noob mistake - how do i undo my shaving sharp edge safely?

Discussion in 'Himalayan Imports' started by selanne8, Jun 26, 2012.

  1. C.S. Graves

    C.S. Graves

    Jun 13, 2006
    Rather than safety, it's likely just that the buffing wheels used to polish the mirror finish on most HI blades buffed the edges dull.... the karda are typically given less attention than the khukuri anyway.
  2. Last Visible Canary

    Last Visible Canary actively parsing hurf durf

    Nov 28, 2006
    The thing about thin kitchen knives is that by keeping the edges thick you actually put more force on the edge, dulling them and deforming them either equally as fast or moreso. With a thin edge of .010-.015" most food (other then things like coconut shells and bones or other hard objects) will give little resistence. The other benefit is that even when dulled, a .010" edge will act sharp, where a .020" edge will act dull. You can see this with really thin box cutters - even through the edge ends up *squared* from use, it still cuts cardboard. This is becasue of it's thinness, the cardboard can give less resistence to the overall geometry so it seperates (albeit with some tearing). Where if you take a 3/16" knife with a .040"+ thick edge, the second it looses it's initial sharpeness it's extremely difficult to cut cardboard, you might not be able to at all if your edge angle is obtuse enough, you'll just end up ripping off chunks or putting all your weight on the knife to get it to go through.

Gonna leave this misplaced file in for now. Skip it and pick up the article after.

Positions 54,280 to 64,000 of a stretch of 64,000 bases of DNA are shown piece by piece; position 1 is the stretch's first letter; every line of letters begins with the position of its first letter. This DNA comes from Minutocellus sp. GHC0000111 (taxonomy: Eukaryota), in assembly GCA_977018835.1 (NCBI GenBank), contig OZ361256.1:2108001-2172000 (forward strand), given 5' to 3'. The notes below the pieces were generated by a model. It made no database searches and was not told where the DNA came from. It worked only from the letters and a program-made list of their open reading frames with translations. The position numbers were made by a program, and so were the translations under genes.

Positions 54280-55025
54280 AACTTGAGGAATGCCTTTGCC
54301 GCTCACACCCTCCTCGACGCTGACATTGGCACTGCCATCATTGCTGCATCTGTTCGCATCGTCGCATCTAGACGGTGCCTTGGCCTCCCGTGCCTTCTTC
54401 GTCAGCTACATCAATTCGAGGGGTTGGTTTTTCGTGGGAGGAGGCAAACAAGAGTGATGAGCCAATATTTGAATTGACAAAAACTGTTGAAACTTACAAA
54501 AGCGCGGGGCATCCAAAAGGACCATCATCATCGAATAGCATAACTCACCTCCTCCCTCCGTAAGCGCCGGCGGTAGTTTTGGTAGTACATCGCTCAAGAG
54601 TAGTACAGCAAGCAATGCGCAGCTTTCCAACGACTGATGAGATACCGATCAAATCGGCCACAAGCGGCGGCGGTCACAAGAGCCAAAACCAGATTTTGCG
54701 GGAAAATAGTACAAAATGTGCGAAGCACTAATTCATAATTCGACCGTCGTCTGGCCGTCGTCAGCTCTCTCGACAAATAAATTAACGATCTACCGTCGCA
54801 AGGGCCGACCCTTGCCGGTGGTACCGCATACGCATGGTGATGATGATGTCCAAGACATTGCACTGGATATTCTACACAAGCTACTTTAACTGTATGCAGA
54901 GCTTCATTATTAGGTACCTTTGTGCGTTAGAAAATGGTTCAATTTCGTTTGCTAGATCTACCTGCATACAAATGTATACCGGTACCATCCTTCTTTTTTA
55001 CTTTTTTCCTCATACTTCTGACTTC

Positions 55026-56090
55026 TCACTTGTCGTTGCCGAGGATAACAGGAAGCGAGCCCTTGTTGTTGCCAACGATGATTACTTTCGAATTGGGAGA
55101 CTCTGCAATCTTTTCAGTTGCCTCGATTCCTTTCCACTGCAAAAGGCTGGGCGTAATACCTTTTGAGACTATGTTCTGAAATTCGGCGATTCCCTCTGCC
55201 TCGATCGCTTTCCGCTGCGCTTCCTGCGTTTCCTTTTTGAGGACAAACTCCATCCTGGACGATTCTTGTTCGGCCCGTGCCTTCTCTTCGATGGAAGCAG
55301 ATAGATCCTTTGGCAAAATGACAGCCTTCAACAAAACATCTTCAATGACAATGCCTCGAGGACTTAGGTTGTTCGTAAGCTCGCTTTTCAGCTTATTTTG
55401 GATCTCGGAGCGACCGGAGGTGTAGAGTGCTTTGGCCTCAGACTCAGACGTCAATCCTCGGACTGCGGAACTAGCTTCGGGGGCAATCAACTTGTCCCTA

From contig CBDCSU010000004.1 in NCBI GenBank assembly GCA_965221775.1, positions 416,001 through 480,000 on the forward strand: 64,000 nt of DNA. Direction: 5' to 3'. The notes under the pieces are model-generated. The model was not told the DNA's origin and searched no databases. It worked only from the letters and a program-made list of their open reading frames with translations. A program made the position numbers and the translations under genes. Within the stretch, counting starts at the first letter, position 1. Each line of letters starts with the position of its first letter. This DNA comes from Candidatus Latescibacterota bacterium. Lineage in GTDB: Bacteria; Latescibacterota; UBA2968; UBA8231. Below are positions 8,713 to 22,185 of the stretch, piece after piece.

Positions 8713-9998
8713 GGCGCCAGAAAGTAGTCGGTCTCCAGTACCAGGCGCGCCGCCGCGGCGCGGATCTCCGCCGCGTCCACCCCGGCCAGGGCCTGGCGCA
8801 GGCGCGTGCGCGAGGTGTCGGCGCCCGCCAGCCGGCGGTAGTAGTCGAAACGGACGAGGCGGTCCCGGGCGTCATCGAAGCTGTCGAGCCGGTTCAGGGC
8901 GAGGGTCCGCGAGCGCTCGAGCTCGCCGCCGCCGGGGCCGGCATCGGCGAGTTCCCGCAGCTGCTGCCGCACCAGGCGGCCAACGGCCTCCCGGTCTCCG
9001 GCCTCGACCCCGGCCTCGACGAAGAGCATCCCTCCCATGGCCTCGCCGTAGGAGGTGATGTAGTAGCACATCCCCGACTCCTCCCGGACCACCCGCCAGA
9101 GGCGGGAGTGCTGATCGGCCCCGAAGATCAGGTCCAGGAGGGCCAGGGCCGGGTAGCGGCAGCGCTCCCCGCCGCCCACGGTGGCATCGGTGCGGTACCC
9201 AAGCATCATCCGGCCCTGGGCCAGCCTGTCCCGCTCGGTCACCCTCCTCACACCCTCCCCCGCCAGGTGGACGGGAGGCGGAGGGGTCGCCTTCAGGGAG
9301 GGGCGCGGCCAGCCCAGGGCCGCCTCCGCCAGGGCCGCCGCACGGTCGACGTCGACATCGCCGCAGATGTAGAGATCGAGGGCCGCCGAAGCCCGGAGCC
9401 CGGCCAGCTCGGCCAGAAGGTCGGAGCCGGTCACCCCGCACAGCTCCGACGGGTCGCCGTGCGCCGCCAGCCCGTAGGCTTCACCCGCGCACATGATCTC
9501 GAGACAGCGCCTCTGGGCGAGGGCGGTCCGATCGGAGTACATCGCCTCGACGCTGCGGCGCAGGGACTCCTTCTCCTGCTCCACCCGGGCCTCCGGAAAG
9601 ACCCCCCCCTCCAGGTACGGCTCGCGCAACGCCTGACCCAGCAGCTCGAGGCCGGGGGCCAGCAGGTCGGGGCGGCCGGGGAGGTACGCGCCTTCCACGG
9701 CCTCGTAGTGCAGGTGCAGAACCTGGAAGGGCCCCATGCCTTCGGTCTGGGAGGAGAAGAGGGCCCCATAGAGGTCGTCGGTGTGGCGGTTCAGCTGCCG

Kitchen knives are very similar. A low hc steel won't be able to maintain it's shape when it's paper thin (.004" like some of the nicer japanese knives), but it will perform better without active sharpening at .010" then it will at .020".

    12.5 degree's per side is what cliff tends to use for his soft wood chopping knives. Personally I don't have good enough technique to keep the edges from deforming quickly, and I prefer to not have to sharpen my knives extensively after each use, though you should always do a light steeling/burnishing/pass on a stone to maintain a crisp initial edge. By getting rid of light dings quickly you have less chance of making them worse as they slam into wood during the next use.

    12.5 per side makes for a very thin edge. I'd prefer bringing the edge down to .015" and then putting a 24 degree per side micro bevel on it, because it will create a stronger initial edge but maintain the benefits of a thin overall geometry.

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